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H. Liu, J. Zhang, C.-Y. Liu, W. W. Kao; Corneal Epithelium Can Migrate to Cover Conjunctival Defect. Invest. Ophthalmol. Vis. Sci. 2009;50(13):6293.
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Limbus is a barrier that separates corneal epithelium from conjunctival epithelium. Conjunctival epithelium never migrates across the limbal barrier and contributes to the healing of corneal epithelium defects and vice versa when limbus remains its integrity. It has not been studied whether corneal epithelium may participate in the healing of conjunctiva defects. In present studies, we examined the role of conjunctival epithelium on cornea and corneal epithelium on conjunctiva wound healing in the absence of limbal barrier.
Corneal epithelial debridement involving-various degrees, whole, ¾, ½ ¼ limbal deficiency, and conjunctival excision were respectively performed with Krt12Cre/wt/ZEG mice in which corneal epithelial cells that expressed Krt12Cre allele were green fluorescence positive. Following the surgeries, ocular surface healing was observed using a ZEISS fluorescent stereomicroscopy. Immunostaining with anti-K12 was employed to distinguish the cell phenotypes of ocular surface.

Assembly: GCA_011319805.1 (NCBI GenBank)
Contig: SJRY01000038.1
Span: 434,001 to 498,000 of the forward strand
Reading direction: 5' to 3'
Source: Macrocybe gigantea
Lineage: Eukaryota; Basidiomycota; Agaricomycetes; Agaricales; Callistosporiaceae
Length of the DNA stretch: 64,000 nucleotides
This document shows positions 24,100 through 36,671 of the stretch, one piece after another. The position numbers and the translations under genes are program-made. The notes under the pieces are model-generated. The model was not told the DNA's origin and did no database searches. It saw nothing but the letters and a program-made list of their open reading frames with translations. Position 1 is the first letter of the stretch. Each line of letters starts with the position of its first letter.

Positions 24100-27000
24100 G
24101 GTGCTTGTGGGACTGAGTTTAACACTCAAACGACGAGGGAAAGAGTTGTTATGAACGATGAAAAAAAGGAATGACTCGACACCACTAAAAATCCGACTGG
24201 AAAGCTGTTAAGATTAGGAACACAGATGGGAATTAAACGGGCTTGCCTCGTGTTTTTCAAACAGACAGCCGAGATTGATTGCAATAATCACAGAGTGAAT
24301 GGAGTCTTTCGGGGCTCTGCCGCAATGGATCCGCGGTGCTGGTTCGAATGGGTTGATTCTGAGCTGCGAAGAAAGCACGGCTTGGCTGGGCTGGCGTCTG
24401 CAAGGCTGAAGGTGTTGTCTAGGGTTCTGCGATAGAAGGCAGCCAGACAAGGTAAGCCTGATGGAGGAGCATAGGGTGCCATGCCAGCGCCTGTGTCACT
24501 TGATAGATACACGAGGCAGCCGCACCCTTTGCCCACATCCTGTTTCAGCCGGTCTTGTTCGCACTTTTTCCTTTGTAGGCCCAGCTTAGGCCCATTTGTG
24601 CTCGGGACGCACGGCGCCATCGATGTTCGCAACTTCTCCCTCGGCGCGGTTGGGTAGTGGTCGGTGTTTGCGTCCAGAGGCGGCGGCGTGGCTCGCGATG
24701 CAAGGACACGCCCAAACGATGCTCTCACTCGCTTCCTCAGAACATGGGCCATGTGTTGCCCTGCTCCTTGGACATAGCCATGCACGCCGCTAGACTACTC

Corneal epithelium adult Krt12Cre/wt/ZEG mice displayed strong spiral green fluorescence. Simple corneal epithelial debridement with intact limbus healed quickly with identical spiral green fluorescence prior to debridement. In contrast, corneal epithelial debridement involving limbal defects led to the loss of original spiral green fluorescence. Injuries involving entire and ¾ limbal defects the denuded corneal surfaces were covered by conjunctival epithelium as evidenced by the presence of goblet cells. Surprisingly, conjunctival excision was healed by green fluorescent corneal epithelium which migrated across the region of conjunctival defect. Immunostaining with anti-K12 antibodies revealed that the green fluorescent cells overlaying sclera expressed K12 albeit many of green positive cells had much weaker red-fluorescent signals after two weeks of surgery.
Removal of limbus barrier allows the migration of corneal epithelium onto denuded sclera surface and participates in the healing of conjunctiva defects, and vice versa. It remains to be shown whether the corneal epithelial cells overlaying conjunctiva may undergo transdifferentiation and assume conjunctival phenotype, e.g., expression of Keratin 4, mucin.
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